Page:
The latest screeches about how we're all going to boil in the remains of the last ice floe:
Leading climate scientists have warned that the Earth is perilously close to breaking through a 1.5C upper limit for global warming, only eight months after the target was set.
The decision to try to limit warming to 1.5C, measured in relation to pre-industrial temperatures, was the headline outcome of the Paris climate negotiations last December. The talks were hailed as a major success by scientists and campaigners, who claimed that, by setting the target, desertification, heatwaves, widespread flooding and other global warming impacts could be avoided.
All the way through the entire discussion the economists have been pointing out that we do not want to set a temperature target. We want a cost benefit target. What will be the costs of whatever action we take as against the benefits our actions will create? And we should only be incurring such costs up to the point that they equal the benefits gained. The 1.5 oC target does not achieve this therefore it is the wrong target:
Keeping within the 1.5C limit will be extremely difficult, say scientists, given these rises.
These alarming figures will form the backdrop to the Intergovernmental Panel on Climate Change talks in Geneva this month, when scientists will start to outline ways to implement the climate goals set in Paris. Dates for abandoning all coal-burning power stations and halting the use of combustion engines across the globe – possibly within 15 years – are likely to be set.
Just not going to happen, is it? And more than that, getting rid, entirely, of the internal combustion engine within 15 years is going to cost vastly more than any benefit it might bring.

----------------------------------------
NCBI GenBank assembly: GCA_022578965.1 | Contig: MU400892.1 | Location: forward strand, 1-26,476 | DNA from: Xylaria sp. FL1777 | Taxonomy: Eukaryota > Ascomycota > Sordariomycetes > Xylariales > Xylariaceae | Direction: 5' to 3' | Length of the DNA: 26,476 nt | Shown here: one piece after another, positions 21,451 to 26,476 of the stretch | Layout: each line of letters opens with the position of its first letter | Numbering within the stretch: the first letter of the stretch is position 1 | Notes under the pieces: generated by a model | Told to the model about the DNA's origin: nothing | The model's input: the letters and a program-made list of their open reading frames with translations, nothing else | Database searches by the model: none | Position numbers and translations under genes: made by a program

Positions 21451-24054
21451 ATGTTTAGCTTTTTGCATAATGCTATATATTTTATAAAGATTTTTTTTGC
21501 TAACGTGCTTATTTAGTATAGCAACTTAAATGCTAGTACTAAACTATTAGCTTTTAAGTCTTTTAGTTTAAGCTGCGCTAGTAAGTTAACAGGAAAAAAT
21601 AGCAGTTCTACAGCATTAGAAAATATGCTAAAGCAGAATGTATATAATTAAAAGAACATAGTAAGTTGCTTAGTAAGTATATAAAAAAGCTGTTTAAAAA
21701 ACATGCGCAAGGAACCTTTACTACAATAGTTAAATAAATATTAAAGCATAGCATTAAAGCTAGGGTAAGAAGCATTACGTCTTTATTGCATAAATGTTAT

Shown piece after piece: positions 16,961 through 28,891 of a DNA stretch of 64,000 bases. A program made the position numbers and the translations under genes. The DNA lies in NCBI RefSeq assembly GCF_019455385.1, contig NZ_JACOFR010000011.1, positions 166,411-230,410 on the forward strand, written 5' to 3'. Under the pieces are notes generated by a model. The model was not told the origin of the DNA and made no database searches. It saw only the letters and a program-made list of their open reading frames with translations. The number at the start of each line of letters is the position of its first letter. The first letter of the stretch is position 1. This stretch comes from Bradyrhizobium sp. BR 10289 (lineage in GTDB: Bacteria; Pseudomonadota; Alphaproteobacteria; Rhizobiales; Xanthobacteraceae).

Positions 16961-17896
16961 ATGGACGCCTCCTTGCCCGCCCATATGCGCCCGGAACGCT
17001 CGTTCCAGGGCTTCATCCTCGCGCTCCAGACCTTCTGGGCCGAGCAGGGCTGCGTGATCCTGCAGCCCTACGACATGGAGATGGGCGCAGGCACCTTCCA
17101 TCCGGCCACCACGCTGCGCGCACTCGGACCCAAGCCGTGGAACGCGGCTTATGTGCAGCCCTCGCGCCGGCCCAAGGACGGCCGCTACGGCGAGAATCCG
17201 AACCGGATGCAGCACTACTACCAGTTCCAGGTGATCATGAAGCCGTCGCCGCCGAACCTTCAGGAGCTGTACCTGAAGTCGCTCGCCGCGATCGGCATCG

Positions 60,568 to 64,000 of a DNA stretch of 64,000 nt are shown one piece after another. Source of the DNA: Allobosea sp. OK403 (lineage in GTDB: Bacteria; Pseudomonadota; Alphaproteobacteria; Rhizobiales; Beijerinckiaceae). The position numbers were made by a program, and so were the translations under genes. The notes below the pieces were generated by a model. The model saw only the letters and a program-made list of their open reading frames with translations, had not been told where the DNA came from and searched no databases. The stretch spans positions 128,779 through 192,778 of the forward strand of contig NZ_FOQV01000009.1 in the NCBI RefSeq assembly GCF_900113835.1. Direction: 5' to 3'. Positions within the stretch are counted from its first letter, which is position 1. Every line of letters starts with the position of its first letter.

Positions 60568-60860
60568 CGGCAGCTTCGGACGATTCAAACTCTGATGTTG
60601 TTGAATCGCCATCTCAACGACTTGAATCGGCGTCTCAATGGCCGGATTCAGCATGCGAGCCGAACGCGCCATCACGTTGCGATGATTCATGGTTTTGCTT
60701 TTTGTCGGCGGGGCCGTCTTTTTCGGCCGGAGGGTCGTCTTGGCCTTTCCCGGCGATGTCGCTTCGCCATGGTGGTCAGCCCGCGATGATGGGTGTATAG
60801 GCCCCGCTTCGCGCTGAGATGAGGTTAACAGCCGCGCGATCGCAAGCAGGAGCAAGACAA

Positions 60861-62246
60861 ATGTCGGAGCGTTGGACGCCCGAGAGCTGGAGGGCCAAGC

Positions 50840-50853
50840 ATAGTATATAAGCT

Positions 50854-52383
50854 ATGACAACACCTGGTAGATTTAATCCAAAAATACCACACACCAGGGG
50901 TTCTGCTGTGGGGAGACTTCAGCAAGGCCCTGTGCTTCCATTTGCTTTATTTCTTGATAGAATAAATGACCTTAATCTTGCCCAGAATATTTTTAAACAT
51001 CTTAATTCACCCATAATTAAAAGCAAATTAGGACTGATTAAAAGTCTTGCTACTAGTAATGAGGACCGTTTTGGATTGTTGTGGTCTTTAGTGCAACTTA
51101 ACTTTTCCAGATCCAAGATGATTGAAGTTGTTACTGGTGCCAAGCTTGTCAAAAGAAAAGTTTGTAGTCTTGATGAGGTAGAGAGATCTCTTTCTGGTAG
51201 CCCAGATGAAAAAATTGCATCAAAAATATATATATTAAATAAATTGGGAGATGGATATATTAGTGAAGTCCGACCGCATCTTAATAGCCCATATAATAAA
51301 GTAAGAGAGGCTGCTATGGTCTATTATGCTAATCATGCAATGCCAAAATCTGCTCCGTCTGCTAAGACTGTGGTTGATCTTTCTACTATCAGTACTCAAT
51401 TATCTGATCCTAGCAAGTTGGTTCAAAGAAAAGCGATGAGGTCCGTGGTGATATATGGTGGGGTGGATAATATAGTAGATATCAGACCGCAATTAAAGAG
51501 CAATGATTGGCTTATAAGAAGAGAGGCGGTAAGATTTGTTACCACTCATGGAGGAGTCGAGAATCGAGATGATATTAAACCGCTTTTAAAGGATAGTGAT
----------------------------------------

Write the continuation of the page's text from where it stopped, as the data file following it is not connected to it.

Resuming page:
The problem was made particularly severe because moving too quickly to cut emissions could be also be harmful, added Field. “If we shut down fossil fuel plants tomorrow – before we have established renewable alternatives – we can limit emissions and global warming, but people would suffer. There would be insufficient power for the planet. There is an upper limit to the rate at which we can move to a carbon-free future.”
Yes, rather the point we've been making all these years. Also a point made, quite vehemently, in the Stern Review itself. We should only do as much as costs less than the benefits the actions bring.
Our own opinion here is that people aren't in fact being serious about this in the slightest:
“Some negative emission technology will inevitably have to be part of the picture if you are going to keep 1.5C as your limit,” said Professor Jim Skea, a member of the UK government’s committee on climate change. “There will always be some human activities that put carbon into the atmosphere and they will have to be compensated for by negative emission technology.”
But what form that technology takes is unclear. Several techniques have been proposed. One includes spreading crushed silicate rocks, which absorb carbon dioxide, over vast tracts of land. Another involves seeding oceans with iron to increase their uptake of carbon dioxide. Most are considered unworkable at present – with the exception of bioenergy with carbon capture and storage.
No, really, we insist that people are not taking this whole thing seriously at all. For we have spoken directly with the people who investigated seeding the oceans with iron. It works, there's no doubt at all that it works. It's also startlingly cheap. It's not a complete solution but it's an entirely viable one. It's also one that it's illegal to carry out, even illegal to do further testing upon it.
On the day that first ship laden with ferrous sulphate sails for the Southern Ocean we'll agree that people are taking this all seriously. And that is about the level of effort required. Fleets are not, a couple of ships might be. The raw material is a waste from other processes and is thus free. Distribution is no more than a burly bloke shoveling it over the side. Our best information so far is that this will sequester up to 1 billion tonnes CO2 a year. About the current output of two Britains.
We do actually know how to sequester CO2. But we're not doing it and not even planning to do so. People just aren't taking this seriously, are they?